After shrinking to as short as 15 seconds, TV ads seem to be moving in the other direction.
In recent weeks, TV viewers have been served an array of commercials lasting several minutes, counter to the conventional wisdom that slack-jawed couch potatoes generally can't focus their attention on a video promotion longer than 30 seconds. Super Bowl viewers seemed thrilled by Chrysler's two-minute spot starring Clint Eastwood, while viewers of CBS's Grammys telecast saw an ad from Chipotle that went two minutes and 15 seconds.
Now the extra-long commercials appear to be moving from special events to regular prime time. Gap Inc.'s Old Navy has prepared a two-minute spot done up infomercial style that is slated to appear on "Talk Soup" and "Chelsea Lately" on NBC Universal's E!. And Cartier, which spends most of its ad money on magazines, newspapers and outdoor promotions, ran a whopping three-and-one-half minute ad on CBS, ABC and NBC at about the same time this past Sunday evening -- an old-school maneuver known as a "roadblock" and more popular when those three TV networks were by and large the only show in town.
Cartier's commercial -- about a big cat who seemingly journeys through time and across the globe, encountering Cartier trinkets thrown in for good measure -- ran sometime between 9 p.m. and 9:15 p.m. during CBS's "The Good Wife" (in the first ad break of the hour), NBC's "Celebrity Apprentice," and ABC's "Desperate Housewives." Despite its esoteric subject matter, however, the cinematic spot stopped some ad executives in their tracks.
Case in point? Tom Julian, a retail and fashion marketing consultant who runs his own Tom Julian Group, was attempting to get through "Good Wife" on his DVR before traveling the next morning. While initially deciding to skip past the ads, he came upon Cartier's cat -- and realized the commercial went on and on. " 'What's this panther?' " Mr. Julian said he asked himself, reaching for the rewind button. " 'Let me go back and watch it again.' I was mesmerized, entertained and intrigued," Mr. Julian said.
The ad was crafted by Publicis Groupe 's Marcel agency in France, while the company's Optimedia ad-buying unit scheduled the time with the three U.S. networks.
Cartier is a relatively small TV advertiser in the U.S. The customer base for watches and jewelry is , no doubt, not as big as that for Subway sandwiches or Tide detergent. The French jeweler spent nothing on U.S. TV advertising in 2010 and 2011, according to Kantar. What's more, the company spent just $38.4 million on overall U.S. media in 2011, Kantar said. In contrast, Procter & Gamble spent about $2.1 billion in the first nine months of last year.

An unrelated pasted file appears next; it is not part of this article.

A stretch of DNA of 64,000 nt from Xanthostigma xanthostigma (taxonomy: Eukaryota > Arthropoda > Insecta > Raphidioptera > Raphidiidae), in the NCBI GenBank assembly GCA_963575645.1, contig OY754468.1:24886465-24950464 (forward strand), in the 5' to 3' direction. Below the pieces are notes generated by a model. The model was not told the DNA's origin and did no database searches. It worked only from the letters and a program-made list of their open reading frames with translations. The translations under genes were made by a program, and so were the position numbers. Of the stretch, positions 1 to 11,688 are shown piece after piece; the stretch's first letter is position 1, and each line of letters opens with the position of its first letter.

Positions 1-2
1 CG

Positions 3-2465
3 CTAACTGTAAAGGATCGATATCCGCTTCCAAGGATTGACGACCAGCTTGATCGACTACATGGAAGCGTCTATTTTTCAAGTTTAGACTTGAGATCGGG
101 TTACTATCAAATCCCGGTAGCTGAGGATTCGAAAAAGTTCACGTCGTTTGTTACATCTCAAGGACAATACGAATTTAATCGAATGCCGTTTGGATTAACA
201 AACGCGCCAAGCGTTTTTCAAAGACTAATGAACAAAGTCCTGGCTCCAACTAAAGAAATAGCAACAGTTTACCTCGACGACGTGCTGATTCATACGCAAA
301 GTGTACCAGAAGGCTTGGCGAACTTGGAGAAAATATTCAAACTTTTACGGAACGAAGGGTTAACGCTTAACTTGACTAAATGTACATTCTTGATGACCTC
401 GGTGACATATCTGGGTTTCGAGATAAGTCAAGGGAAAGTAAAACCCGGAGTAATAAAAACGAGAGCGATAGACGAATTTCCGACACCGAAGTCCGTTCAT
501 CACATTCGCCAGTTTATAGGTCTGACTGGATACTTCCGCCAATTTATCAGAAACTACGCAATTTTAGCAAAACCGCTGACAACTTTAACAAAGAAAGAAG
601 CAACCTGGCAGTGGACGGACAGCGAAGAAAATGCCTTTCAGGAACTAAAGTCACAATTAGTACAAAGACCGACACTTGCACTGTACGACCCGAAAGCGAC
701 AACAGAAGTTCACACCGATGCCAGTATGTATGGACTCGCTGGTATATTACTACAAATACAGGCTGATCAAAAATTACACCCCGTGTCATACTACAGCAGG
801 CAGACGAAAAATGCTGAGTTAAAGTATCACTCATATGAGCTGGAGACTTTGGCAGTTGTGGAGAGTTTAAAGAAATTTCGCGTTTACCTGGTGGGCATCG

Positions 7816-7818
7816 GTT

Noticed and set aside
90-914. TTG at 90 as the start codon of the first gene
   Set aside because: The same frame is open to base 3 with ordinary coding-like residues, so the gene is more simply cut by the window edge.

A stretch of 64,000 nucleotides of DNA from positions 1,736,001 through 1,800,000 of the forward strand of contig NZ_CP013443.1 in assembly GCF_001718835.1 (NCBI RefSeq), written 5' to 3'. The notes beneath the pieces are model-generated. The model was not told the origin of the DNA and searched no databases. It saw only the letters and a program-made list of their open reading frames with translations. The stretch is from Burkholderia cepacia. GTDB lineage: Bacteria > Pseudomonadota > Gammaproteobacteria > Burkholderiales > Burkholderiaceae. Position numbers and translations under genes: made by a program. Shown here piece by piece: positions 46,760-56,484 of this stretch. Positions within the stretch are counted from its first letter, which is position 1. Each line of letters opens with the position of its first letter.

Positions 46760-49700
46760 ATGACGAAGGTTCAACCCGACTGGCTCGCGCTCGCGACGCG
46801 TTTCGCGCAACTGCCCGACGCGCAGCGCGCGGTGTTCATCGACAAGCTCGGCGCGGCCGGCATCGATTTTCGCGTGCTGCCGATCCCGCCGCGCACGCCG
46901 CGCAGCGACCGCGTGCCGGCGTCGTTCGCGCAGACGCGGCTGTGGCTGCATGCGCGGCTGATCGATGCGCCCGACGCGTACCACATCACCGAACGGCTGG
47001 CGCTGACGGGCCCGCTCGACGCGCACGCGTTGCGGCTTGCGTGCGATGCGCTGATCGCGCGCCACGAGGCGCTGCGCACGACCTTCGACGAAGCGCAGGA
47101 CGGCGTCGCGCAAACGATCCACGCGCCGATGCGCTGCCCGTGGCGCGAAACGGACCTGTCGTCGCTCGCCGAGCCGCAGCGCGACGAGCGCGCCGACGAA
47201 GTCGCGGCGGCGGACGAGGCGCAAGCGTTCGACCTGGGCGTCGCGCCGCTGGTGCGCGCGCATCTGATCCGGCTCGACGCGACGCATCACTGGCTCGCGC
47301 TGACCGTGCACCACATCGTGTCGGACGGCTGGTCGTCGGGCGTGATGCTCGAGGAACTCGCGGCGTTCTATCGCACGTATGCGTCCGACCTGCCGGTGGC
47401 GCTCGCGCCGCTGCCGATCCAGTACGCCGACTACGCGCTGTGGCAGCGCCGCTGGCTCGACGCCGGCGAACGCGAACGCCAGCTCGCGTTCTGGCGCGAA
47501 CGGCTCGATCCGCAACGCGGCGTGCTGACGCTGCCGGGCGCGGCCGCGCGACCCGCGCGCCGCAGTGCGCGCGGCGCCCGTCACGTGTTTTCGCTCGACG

The total cost of the ad time? A 30-second spot on "Good Wife" this year costs an average of $137,457, according to Ad Age 's annual survey of prime-time TV prices, while a 30-second spot on "Celebrity Apprentice" costs an average of $145,500 and a 30-second spot on "Desperate Housewives" costs an average of $149,556. Do the math and it looks as if Cartier spent around $3.03 million for the night.
We suspect Cartier paid full freight for its promotional antics. Unlike big TV advertisers such as L'Oreal and McDonald's, Cartier wouldn't have the ongoing relationship with the networks that might secure it a discount; it may even have been subject to some sort of premium. After all, a three-minute spot means fewer ads can run overall during the programs in question. Some advertisers may even have balked at appearing, realizing that a three-minute-plus ad would most likely be more memorable than the 30-second variety appearing later in the program. Cartier did not make a spokesperson available to comment.
Here's the fence keeping extra-long TV ads in a metaphorical pen, at least for now. TV networks will have to work harder if more sponsors demand minutes-long commercials. Why would Ford want to run its traditional advertising in a program that contains a stylish multiminute spot from Chrysler or Toyota?
At the same time, the revenue from small advertisers looking for a big TV spotlight may be irresistible to the TV ad-sales departments. Imagine, if you will, having the leverage to charge a client full price and not have to haggle over the request. Imagine running ads from niche marketers -- jewelers -- and not having to worry about backlash from rivals that also purchase your advertising. These ads could be a TV network's dream, so long as the circumstances are right. With consumer attention so fractured, the extra-long ads can help a particular marketer stand out even to DVR viewers.
What that means: Viewers may not be exactly inundated with TV spots that seem to be more like mini-documentaries, but it seems clear that they will be served longer ads from a shorter stack.
Tuning In is an ongoing series of commentaries by Ad Age TV Editor Brian Steinberg on the TV schedule, the ads it carries and changes within the industry. Follow him on Twitter.